Secondly, race and multiculturalism are two separate things and both are foreign to even the most liberal of native caucasian Swedes. They have not been exposed personally to either of these things because they have had such a homogeneous population for untold generations. This is all new for them. And in all things unfamiliar, you can only speak from a third-party perspective until you are involved in the life and exposed to multicultural environments.Read More»
Recently, a friend on Facebook was posting that she had moved to another state and was experiencing some night time anxieties and stress. She also remarked that the “truck” was coming the following day with all her stuff and that would help make her feel more at home. God, yes it would!
I reflected on this because I have had no such truck. I arrived in Sweden with three suitcases and a few carry-ons. The majority of my stuff is in storage in Connecticut. It has been there for as long as I have lived in Sweden. Well … not all my stuff. Most of it was sold, burned or given away. But those few treasures that I did keep are not with me and I have no idea when I’ll be able to send for them.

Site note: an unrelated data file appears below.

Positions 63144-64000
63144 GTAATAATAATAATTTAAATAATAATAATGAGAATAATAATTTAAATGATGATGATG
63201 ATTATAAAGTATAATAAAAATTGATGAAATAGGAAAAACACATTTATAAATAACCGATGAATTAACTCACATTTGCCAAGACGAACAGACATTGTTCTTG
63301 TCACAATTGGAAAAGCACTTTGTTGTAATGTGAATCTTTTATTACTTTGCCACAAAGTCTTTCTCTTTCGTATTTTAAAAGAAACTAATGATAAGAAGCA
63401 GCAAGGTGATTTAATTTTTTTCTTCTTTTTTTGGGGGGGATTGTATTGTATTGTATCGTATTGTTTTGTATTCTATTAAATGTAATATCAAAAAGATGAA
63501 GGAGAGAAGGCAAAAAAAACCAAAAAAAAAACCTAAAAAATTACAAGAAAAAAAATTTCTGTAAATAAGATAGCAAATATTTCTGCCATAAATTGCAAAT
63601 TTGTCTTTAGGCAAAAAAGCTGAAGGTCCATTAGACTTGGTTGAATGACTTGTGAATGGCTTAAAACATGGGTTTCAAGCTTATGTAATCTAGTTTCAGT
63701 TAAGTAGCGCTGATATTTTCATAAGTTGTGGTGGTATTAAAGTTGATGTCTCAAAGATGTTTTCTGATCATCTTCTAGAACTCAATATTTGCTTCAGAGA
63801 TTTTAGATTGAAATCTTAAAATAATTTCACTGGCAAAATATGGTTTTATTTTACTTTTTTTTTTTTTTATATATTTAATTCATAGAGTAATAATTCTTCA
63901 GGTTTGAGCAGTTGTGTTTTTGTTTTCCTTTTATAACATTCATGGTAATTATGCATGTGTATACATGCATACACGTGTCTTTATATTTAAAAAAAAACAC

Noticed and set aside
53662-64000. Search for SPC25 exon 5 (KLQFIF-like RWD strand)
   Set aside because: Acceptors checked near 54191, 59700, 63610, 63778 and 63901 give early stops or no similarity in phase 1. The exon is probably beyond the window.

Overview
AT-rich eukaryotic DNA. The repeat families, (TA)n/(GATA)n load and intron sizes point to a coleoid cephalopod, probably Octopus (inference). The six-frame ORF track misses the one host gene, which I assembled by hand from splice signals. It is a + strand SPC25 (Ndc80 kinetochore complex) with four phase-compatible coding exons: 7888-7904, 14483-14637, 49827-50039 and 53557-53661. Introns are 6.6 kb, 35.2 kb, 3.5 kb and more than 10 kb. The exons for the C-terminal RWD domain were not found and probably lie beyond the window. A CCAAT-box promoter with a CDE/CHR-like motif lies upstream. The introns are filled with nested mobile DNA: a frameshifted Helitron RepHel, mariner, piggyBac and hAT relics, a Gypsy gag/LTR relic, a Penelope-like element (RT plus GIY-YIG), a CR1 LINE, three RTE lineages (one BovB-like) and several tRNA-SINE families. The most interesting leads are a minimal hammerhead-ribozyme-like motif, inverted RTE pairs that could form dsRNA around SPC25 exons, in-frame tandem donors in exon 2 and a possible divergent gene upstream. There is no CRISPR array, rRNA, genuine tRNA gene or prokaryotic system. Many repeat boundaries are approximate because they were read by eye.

This was a HUGE mistake!! If you are moving, definitely arrange for a truck. Immediately.
I essentially walked into my guy’s apartment and that was it. I brought a few little items with me and put them on the shelf in the living room but basically … I’m living at “his place”.Read More»
I had a pair of old wooden skis that my dad made for me. They were tiny little things for a tiny foot and were probably fashioned sometime around 1965. They were my first pair of skis ever, and they served me well during my early childhood. After I outgrew those skis, they hung for years and years on a nail in our garage, replaced by newer fiberglass versions.
Life came and went. My father passed away. I moved away, got married, and had two sons. My mother remarried and sold the house where I grew up. She and my stepfather bought a new home in Old Lyme, Connecticut. Oddly enough, among all the stuff that gets tossed out or given away during a move, those skis made the transition from their old house to the new.
In 2008 my mom passed away. Her house once again sold. And somehow, unknown to me, those skis ended up at my house … on the side of my garage, weathering the seasons, thrown in a wood pile.Read More»